# Surface brightness

The surface brightness (Engl. Surface Brightness ) is a luminance . It is used in astronomy to record the brightness of astronomical objects with large areas such as comets , nebulae or galaxies . ${\ displaystyle B}$ ## observation

During visual observations, the surface brightness in the telescope cannot be greater than that of the free-eyed . It is maximum when the exit pupil AP of the eyepiece corresponds to the pupil diameter of the dark-adapted eye .

Dark adaptation is hardly possible near the city because of the light pollution . Therefore, the observation of astronomical objects is only possible up to a certain surface brightness. This mainly affects faint galaxies and gas nebulae .

## calculation

The surface brightness is the ratio of the apparent brightness  H to the surface  F :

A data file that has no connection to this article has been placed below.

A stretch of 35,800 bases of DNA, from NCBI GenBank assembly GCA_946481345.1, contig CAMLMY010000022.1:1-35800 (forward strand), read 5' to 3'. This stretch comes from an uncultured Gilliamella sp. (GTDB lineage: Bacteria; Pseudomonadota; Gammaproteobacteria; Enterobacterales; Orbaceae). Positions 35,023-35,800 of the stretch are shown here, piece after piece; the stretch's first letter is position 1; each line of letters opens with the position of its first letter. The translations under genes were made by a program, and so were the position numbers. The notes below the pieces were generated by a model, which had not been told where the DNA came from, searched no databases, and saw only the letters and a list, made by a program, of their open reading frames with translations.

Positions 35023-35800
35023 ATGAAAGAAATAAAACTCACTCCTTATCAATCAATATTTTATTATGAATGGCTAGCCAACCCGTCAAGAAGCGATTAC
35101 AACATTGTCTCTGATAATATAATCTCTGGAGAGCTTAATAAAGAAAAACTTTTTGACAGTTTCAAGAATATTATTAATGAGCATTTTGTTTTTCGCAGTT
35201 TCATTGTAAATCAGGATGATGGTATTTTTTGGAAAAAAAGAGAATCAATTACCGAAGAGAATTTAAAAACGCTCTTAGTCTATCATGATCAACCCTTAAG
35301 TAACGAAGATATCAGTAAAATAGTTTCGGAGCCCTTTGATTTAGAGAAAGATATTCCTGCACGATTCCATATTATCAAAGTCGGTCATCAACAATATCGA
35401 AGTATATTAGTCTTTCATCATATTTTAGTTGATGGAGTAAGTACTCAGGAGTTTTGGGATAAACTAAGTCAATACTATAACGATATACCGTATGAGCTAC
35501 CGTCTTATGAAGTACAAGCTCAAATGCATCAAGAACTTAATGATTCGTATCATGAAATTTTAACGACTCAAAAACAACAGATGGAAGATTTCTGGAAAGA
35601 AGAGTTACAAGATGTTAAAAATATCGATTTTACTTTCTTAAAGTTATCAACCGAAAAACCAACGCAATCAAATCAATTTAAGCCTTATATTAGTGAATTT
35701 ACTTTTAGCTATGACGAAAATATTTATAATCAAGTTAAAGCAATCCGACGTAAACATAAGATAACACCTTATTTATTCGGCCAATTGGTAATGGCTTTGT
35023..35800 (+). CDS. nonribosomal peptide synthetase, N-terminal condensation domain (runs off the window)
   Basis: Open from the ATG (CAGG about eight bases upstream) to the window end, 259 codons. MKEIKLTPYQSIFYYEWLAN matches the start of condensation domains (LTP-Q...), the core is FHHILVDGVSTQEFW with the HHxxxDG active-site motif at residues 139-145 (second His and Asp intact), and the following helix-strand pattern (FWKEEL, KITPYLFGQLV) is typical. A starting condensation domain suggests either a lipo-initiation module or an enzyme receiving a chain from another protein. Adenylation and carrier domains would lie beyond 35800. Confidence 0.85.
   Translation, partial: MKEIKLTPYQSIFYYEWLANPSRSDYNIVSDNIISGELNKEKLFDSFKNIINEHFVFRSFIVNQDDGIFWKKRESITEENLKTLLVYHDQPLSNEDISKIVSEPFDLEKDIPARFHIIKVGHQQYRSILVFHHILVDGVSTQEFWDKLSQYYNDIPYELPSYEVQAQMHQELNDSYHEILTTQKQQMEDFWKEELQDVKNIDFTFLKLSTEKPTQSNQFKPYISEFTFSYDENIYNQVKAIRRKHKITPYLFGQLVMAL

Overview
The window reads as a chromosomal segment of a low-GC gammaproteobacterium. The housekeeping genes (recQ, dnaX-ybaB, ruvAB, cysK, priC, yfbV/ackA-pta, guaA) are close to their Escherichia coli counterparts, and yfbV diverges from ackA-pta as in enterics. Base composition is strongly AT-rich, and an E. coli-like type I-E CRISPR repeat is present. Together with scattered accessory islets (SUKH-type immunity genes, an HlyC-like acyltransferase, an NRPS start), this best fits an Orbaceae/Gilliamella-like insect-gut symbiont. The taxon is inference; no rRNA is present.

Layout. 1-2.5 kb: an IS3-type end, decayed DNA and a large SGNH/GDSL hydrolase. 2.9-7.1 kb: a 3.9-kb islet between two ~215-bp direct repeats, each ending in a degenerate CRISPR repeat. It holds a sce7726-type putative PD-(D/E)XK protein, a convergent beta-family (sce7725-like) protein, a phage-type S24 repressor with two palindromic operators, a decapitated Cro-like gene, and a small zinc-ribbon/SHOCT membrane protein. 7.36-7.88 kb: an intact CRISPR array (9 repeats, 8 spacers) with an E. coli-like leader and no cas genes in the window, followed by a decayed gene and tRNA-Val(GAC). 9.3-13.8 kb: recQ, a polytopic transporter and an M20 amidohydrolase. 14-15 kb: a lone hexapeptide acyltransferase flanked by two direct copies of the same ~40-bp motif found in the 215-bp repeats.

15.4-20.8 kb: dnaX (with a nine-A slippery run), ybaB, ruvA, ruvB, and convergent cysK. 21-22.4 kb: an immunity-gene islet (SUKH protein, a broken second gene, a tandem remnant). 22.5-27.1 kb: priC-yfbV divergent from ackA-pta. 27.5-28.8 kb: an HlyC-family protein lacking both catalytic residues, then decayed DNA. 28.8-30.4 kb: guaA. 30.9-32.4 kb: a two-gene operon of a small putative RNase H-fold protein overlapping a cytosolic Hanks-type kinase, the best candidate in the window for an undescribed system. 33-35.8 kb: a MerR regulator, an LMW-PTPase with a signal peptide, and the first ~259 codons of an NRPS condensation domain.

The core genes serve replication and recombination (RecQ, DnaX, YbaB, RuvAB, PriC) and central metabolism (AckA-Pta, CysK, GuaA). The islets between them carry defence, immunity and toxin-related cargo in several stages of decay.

${\ displaystyle B = {\ frac {H} {F}}}$ or logarithmic in magnitudes:

${\ displaystyle B _ {\ text {mag}} = - 2 {,} 5 \ cdot \ log {\ frac {H} {F}}}$ If the apparent brightness of the object is replaced by the apparent brightness  m in magnitudes, it follows:

${\ displaystyle B _ {\ text {mag}} = m + 2 {,} 5 \ cdot \ log F}$ ## units

The surface brightness is measured in  cd / m². The unit mag / arcsec² is common in astronomy  ; The unit S 10 describes the brightness as the number of stars of brightness 10 mag within one square degree .

Conversions:

• ${\ displaystyle B = 1 {,} 084 \ cdot 10 ^ {5} \ cdot 10 ^ {- 0 {,} 4 \ cdot X}}$ With
• ${\ displaystyle B}$ in cd / m²
• ${\ displaystyle X}$ in mag / arcsec²
• 1 S 10 = 0.69 · 10 −6  cd / m².

Example: Lowest brightness of the night sky under optimal conditions: 21.6 mag / arcsec² = 2.5 · 10 −4  cd / m² = 370 S 10 .

1. Other notation:${\ displaystyle B = 1 {,} 084 \ cdot 10 ^ {5} \ cdot e ^ {- 0 {,} 92104 \ cdot X}}$